'Hilariously unconstitutional': Rights groups file lawsuit against Georgia's anti-BDS bill
Two American civil rights groups have filed a lawsuit against a public university in Georgia for cancelling a speaker's event who refused to sign an anti-boycott oath.
The Council on American-Islamic Relations and the Partnership for Civil Justice Fund filed the lawsuit on Monday on behalf of journalist Abby Martin.
Martin was scheduled to speak at Georgia Southern University on 28 February for a talk on media literacy. However, once slated to speak, she was sent a contract by the university which contained a mandatory oath that she would not boycott Israel.
The journalist, who has been advocating for the rights of Palestinians and uncovering human rights abuses at the hands of the Israeli government, refused to sign the contract.
As a result, the school cancelled her appearance at the event.
"My right to speak at a media conference at a public university was conditioned on my pledge to never participate in my constitutional right to engage in peaceful political action," Martin said at a news conference in Georgia.
"Situations of oppression, racism, and violations of international law that are funded by my tax dollars is something that I care very deeply about."
Martin previously worked at RT America before launching her own investigative documentary series called The Empire Files. She recently released a film called "The Empire Files: Gaza Fights for Freedom", which highlights human rights violations Israel has committed in the Gaza Strip.
She said she should not be expected to throw away her moral values to work in the state of Georgia.
A myriad of individuals and organisations across the United States have signed onto the Boycott, Divestment and Sanctions (BDS) movement. Founded in 2005, the Palestinian-led movement seeks to pressure Israel to end its abuses against Palestinians through economic boycotts and other non-violent means.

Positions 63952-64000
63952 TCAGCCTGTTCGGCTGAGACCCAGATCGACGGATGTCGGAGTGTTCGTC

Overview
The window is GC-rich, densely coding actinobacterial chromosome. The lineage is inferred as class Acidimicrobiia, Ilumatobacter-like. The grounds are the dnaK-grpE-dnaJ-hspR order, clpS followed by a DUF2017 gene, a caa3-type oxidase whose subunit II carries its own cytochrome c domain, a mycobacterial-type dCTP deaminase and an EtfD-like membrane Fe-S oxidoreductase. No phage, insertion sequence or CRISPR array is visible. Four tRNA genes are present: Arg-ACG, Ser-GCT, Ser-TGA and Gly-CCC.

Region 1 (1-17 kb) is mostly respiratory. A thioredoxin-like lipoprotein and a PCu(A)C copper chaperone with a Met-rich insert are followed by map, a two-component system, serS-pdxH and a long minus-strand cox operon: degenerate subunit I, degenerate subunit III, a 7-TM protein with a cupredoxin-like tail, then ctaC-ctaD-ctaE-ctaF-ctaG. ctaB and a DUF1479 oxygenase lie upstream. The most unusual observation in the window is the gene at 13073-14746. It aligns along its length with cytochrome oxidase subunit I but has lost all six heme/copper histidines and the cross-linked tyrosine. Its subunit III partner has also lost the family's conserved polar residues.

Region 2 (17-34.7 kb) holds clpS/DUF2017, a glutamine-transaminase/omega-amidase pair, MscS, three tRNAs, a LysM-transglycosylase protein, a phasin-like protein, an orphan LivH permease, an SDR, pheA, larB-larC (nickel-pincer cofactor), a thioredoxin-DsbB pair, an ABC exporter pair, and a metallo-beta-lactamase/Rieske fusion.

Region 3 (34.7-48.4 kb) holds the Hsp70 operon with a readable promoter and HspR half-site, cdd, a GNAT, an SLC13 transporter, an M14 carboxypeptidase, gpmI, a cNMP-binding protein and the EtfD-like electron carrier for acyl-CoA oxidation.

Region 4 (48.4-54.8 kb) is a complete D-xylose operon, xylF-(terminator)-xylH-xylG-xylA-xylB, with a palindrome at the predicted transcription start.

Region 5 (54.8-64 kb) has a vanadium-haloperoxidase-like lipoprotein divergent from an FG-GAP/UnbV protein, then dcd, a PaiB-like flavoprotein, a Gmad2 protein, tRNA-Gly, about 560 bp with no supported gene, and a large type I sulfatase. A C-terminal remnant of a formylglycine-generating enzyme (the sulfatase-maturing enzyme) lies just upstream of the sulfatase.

The anti-boycott legislation in Georgia was signed into law in 2016 and mandates that within any contract valued at $1,000 or more with the state, a pledge to not boycott Israel needs to be added.
The state is among more than 25 others across the US that have passed similar measures banning any public boycott of Israel.
"This law is blatantly and hilariously unconstitutional," Edward Mitchell, executive director of CAIR-Georgia, said at the news conference.
'Protected political expression'
Rights groups have argued that these anti-BDS bills are at odds with free speech rights protected under the First Amendment of the Constitution, which in US jurisprudence allows people to participate in various forms of boycotts as an act of political protest.
"Boycotts are fundamentally a protected free speech right," said Mara Verheyden-Hilliard, director of the Partnership for Civil Justice Fund.
Verheyden-Hilliard and Gadeir Abbas, CAIR's senior litigation attorney, outlined examples of boycotts used by Martin Luther King Jr. against the Jim Crow laws in the American South, and by activists in the US working to end apartheid in South Africa as examples of how boycotts are protected free speech.
'Boycotts are fundamentally a protected free speech right'
- Mara Verheyden-Hilliard, director of the Partnership for Civil Justice Fund
"The Supreme Court eventually recognized that political boycotts are protected political expression and no state has the right [to] tell people what they can or cannot say," Verheyden-Hilliard said, referencing the boycotts used during the civil rights movement in the US.
CAIR-Georgia is currently working on repealing this legislation in the Georgia state legislature.
In the US House of Representatives, an anti-BDS measure was introduced and nearly 60 politicians, including one Democrat from New York, signed onto it.
The Senate passed a different anti-BDS bill in February 2019, but it has yet to receive a vote in the House.
Every senator currently running for the Democratic presidential nomination voted against the legislation, except Minnesota Senator Amy Klobuchar.